LUIS GUZMAN

Pure, deadpan brilliance. He’s great in dramas, including “Traffic,” “Oz,” and “Boogie Nights,” but he’s sublime in comic roles, such as his inept criminal in “Out of Sight.” Actually, even most of his dramatic roles are marked by their comic edge.

AMY RYAN

I’m in awe of her incredible range. She was truly raw in “Gone Baby Gone,” wonderfully loopy as Steve Carell’s love interest in “The Office,” and intellectually agile as a therapist on “In Treatment.” In each case, she tempers or expands her characters with complex shades of thought and emotion.

STEPHEN ROOT

This gentleman is a virtuoso of weirdness, and I mean that with respect. All his best performances have a tinge of insanity: Jimmy James, the station owner on “NewsRadio”; Milton, the cubicle mutant from “Office Space”; and certainly the henpecked dude from “Dodgeball.” Count me as a big fan.

CCH POUNDER

She’s been in all sorts of good projects, from “Prizzi’s Honor,” and “L.A. Law,” to “ER” and “The West Wing.” She lends immediate intelligence to each part. Her best role has been as Capt. Claudette Wyms on “The Shield,” where she played with complex, shifting notions of morality amid violence and corruption.

KEN JEONG

As anyone who has seen “The Hangover” knows, Ken Jeong is fearless. Male frontal nudity, played for laughs? I’m just sayin’. He’s verbally dexterous, as well, specializing in teachers, doctors, Medieval role-playing gamers and other imperious types. He seems to be having a blast on TV’s “Community.”

DAVID MORSE

He’s sort of a modern Ward Bond – great at playing strong, quiet, wise characters who are unthreatened by being the loyal second-in-command. It was just the right vibe for “The Green Mile” and “The Rock.” Yet there are other sides to Morse that are equally cool, like his bad cop in “16 Blocks” and his turn as Hugh Laurie’s nemesis on “House.”

JOAN CUSACK

No matter how outrageous she is in her film roles, she always finds a vulnerability that makes it believable. She’s just rock-solid as an actress, from “Working Girl,” to “Broadcast News,” to “Cradle Will Rock,” to “Friends With Money.” She even played a terrific, evil schemer in “Addams Family Values” opposite the great Christopher Lloyd.

PHILIP BAKER HALL

Mr. Hall’s memorable appearance in the recent film “50/50” only hints at his greatness. With his raspy voice and those bags under his eyes, you never expect him to be so nimble. He was excellent in “The Loop,” a TV comedy no one saw a few years ago. And he was remarkable in the movie drama “Magnolia.” But my favorite of his roles is Lt. Bookman, who hounds Jerry about an overdue library book on “Seinfeld.”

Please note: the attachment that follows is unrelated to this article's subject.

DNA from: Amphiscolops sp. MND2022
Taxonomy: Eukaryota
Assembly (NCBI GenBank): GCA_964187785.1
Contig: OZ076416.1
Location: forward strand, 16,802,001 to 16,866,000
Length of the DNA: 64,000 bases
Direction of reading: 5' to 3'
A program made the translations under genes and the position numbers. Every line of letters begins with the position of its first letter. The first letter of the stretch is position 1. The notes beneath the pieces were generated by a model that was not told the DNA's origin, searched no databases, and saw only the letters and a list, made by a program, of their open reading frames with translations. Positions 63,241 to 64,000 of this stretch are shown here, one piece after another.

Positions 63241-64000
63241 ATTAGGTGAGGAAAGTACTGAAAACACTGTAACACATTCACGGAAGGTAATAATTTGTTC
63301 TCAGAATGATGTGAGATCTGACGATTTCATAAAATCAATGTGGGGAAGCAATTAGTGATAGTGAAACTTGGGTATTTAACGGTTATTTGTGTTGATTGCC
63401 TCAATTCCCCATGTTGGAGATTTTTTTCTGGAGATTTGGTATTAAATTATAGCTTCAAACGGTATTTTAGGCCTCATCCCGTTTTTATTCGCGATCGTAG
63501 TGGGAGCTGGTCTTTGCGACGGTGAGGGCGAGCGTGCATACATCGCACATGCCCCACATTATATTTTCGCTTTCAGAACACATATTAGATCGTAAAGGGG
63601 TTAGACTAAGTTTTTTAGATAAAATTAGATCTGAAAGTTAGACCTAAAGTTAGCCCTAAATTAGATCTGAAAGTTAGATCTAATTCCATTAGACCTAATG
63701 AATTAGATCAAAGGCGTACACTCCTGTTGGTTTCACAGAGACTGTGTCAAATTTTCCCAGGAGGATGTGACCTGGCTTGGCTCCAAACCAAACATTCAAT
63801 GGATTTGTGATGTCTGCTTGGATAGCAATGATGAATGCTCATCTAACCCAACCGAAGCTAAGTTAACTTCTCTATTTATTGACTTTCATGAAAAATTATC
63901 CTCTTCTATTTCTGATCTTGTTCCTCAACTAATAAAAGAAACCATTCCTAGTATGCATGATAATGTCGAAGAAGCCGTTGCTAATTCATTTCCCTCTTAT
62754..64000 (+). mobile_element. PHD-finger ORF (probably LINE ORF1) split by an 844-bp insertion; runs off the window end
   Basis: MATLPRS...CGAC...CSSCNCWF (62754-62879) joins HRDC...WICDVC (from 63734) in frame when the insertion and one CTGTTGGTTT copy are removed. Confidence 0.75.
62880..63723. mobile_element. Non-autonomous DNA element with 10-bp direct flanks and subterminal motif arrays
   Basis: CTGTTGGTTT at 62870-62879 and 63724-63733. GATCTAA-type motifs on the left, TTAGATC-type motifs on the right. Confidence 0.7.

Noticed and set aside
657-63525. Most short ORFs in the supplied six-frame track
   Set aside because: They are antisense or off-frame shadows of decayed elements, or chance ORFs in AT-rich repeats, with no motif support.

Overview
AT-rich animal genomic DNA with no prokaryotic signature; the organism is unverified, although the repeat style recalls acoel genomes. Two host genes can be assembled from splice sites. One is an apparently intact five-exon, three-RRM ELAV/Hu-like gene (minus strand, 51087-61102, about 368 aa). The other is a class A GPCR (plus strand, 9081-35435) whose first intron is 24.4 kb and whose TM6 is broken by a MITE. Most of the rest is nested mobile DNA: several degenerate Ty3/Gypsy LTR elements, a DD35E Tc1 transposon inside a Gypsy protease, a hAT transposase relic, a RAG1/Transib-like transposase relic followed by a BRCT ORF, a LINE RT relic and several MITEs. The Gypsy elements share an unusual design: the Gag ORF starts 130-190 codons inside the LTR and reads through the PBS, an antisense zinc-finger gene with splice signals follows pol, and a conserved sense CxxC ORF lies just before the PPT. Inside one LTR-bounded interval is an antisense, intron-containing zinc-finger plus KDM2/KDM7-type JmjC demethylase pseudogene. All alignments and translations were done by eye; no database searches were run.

RICHARD JENKINS

Anytime I see Jenkins appear on a movie or TV screen, it’s like seeing an old friend. Such heart and soul, and sad eyes. He takes small parts, such as the private eye in “Shall We Dance,” or the fitness club owner in “Burn After Reading,” and gives them a quiet, desperate humanity. His role as the ghost of Nathaniel Fisher on “Six Feet Under” is nothing short of incredible. And then you have his repressed widower from “The Visitor.” It’s like watching a dormant volcano finally erupt.

So that’s 10 for me. Who are some of your favorites?

TV’s Delightful Dolts

Posted on

One of the smartest things the TV sitcom ever did was introduce us to a few idiots. They say and do all the dumb stuff we do, yet we get to laugh at them. Here are some of TV’s more glorious dimwits.

 

GILLIGAN

Long before “Lost,” there was this crazy TV island where a group of castaways contended with all manner of strange twists and turns. “Gilligan’s Island” was strictly played for laughs, though. At the heart of it was Gilligan, a naive numbskull played by Bob Denver.

Professor: Listen, Gilligan, how far down was she? How many feet?

Gilligan: Professor, in navy circles, we don’t say feet. We say fathoms.

Professor: All right. How many fathoms?

Gilligan: Oh, I don’t know, about 15 feet.

 

JOEY TRIBBIANI

Matt Leblanc rode the stupid train all the way to the bank with his portrayal of Joe Tribbiani on “Friends.”

Joey: If he doesn’t like you, then this is all just a moo point.

Rachel: Huh. A moo point?

Joey: Yeah, it’s like a cow’s opinion, you know, it just doesn’t matter. It’s moo.

 

JETHRO BODINE

America LOVED Max Baer Jr. as Jethro on “The Beverly Hillbillies.” So much so that he had a tough time finding non-Jethro roles later in his career.

Cousin Pearl: Jethro, tell your Uncle Jed why there ain’t no snow in California.

Jethro: Don’t look at me, I didn’t take it!

 

EDITH BUNKER

Even with the screechy accent and all the jokes playing off her lack of intelligence, Edith came off as a real person with a heart and soul, thanks to Jean Stapleton. “All in the Family” wouldn’t have been nearly as good without her.

 

HERMAN MUNSTER